Future Space Technologies for Sustainability on Earth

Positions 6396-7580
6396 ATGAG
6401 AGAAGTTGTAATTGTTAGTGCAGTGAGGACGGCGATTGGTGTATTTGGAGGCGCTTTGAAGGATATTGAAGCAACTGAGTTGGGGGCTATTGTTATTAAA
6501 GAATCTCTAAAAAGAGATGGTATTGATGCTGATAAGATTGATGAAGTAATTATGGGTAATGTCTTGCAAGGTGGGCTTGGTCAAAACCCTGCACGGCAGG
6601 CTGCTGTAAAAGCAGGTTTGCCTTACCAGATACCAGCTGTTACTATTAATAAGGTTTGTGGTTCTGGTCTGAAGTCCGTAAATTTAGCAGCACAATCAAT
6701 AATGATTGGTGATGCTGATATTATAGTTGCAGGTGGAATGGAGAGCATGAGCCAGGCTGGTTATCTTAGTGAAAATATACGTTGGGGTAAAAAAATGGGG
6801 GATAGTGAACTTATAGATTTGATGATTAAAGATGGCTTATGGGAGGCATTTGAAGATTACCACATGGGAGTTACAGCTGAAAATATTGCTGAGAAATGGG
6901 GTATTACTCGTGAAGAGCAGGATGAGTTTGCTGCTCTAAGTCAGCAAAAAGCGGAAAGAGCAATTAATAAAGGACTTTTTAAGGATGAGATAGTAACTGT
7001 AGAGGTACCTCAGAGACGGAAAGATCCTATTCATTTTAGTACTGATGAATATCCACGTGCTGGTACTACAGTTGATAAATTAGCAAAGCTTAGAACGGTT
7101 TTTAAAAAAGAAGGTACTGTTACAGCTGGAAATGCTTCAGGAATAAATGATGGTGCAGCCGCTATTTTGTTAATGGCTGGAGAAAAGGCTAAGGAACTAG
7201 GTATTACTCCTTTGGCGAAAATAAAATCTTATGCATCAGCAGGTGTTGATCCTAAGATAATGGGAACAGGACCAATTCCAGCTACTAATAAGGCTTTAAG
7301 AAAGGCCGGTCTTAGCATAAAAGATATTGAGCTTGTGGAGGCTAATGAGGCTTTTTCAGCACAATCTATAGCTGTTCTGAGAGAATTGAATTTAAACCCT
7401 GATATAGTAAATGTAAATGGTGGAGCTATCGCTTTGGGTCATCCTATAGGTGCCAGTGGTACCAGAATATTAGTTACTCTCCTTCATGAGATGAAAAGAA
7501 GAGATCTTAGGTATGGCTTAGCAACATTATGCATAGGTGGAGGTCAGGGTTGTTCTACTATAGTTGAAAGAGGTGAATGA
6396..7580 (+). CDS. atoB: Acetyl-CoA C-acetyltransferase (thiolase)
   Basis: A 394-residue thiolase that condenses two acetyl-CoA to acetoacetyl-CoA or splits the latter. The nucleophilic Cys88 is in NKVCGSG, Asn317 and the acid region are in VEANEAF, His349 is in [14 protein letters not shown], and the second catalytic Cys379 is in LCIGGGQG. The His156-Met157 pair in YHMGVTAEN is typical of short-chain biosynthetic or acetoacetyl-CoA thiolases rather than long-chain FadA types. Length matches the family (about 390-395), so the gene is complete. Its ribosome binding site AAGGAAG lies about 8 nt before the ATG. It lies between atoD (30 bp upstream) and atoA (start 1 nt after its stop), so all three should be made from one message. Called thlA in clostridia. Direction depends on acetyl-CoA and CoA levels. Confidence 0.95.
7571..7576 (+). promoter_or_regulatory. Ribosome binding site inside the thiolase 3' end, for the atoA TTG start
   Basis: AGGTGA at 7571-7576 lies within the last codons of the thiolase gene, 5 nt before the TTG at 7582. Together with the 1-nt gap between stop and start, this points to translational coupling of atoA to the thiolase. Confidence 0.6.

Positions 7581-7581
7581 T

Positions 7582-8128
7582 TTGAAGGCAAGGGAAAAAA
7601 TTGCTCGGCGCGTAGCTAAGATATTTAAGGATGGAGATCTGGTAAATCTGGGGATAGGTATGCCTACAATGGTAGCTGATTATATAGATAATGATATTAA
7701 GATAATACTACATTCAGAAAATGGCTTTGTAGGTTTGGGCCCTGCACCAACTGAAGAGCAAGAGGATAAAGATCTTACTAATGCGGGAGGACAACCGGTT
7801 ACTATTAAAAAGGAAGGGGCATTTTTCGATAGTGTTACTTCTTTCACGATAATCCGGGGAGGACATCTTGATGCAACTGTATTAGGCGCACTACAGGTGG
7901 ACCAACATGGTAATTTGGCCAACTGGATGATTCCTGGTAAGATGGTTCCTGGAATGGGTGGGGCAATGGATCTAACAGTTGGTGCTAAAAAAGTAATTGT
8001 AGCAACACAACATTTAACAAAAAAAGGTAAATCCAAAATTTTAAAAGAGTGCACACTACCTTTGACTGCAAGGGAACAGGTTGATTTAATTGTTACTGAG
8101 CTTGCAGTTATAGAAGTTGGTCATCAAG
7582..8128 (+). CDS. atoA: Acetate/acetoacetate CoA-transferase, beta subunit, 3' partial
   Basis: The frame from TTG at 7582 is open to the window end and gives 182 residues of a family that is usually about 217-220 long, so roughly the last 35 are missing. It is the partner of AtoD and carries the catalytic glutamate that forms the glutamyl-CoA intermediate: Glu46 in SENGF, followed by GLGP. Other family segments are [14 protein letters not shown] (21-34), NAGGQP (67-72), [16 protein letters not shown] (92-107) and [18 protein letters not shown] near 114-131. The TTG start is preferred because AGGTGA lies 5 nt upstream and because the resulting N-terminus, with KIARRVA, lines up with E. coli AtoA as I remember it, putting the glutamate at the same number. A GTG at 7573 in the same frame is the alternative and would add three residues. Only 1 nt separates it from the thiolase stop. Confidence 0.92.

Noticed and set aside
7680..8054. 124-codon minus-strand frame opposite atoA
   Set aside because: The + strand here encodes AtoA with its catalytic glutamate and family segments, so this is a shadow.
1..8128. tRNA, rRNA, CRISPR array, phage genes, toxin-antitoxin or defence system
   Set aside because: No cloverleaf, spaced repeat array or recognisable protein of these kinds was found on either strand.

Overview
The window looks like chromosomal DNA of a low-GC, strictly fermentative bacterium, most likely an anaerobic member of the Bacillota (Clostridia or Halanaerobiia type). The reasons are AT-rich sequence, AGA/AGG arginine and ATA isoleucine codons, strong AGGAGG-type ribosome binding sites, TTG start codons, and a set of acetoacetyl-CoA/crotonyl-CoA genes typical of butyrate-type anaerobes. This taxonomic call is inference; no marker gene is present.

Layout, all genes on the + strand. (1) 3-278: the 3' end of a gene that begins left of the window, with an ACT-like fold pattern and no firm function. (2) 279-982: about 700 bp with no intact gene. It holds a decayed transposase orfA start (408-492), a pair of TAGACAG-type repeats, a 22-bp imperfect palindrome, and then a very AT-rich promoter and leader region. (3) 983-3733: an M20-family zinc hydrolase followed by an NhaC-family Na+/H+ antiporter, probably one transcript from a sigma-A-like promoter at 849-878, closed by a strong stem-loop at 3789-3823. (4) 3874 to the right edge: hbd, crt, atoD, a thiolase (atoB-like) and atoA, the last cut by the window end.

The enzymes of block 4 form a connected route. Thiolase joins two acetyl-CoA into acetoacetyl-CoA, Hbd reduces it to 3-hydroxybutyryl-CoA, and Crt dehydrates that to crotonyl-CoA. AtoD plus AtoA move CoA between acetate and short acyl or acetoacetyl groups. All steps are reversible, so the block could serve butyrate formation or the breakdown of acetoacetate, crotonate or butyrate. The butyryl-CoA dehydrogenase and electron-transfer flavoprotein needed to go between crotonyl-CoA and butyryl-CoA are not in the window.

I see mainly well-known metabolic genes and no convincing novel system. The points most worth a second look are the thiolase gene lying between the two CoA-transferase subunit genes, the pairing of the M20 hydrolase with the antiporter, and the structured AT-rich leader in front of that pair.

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The United Nations 2030 Agenda for Sustainable Development is based on 17 Sustainable Development Goals with 169 targets and indicators. Space science, technology and its applications can provide a wide range of solutions to help achieve the Sustainable Development Goals and thus contribute to achieving economic, social and environmental sustainable development. This paper addresses the contributions of space activities from three different perspectives: policy, strategy and technology. It focuses on a sub-set of challenges linked to the Sustainable Development Goals, namely global health, water, energy and urban development. The proposed strategy perspective considers elements, such as interdisciplinarity, spin-in and spin-off transfers, open innovation processes, and sustainability at large. Space exploration programmes are usually conceived around space mission requirements and technologies with a maturity level that allows for their implementation into planned technology roadmaps. Therefore, it is discussed how such roadmaps could better integrate policy and strategic aspects linked to sustainability on Earth. What if a system is efficiently designed to operate in space and at the same time allows for sustainable development on Earth? The further integration of key enabling technologies (big data, artificial intelligence systems, advanced robotics) are opening a new era in the exploration of other planets where autonomy is an essential requirement. At the same time such developments can become an integral part of the future developments on Earth, providing smart solutions to the citizens of tomorrow and opening up new business sectors associated to these spin-offs. For example, the development of Additive Layer Manufacturing technology will simplify the production of mechanical components and their logistic chain. However, it will also open up new ways of thinking on a large scale, for instance in the construction of buildings and structures using local materials, such as Moon regolith or Earth sand. Other examples are In Situ Resource Utilisation and viewing a building or a city as a spaceship system, which will not only allow space habitats to include self-regenerative functions, but also allow smart cities on Earth to become greener and more sustainable, especially in view of the expansion of population, the resulting densification and increase of urban areas. The aim of the strategy proposed in this paper is to approach sustainability for development from a holistic perspective looking not only at a product of space technology and how one could transfer this into a terrestrial application but also at strategies for achieving spin-offs in compliance with the most urging topics of this century.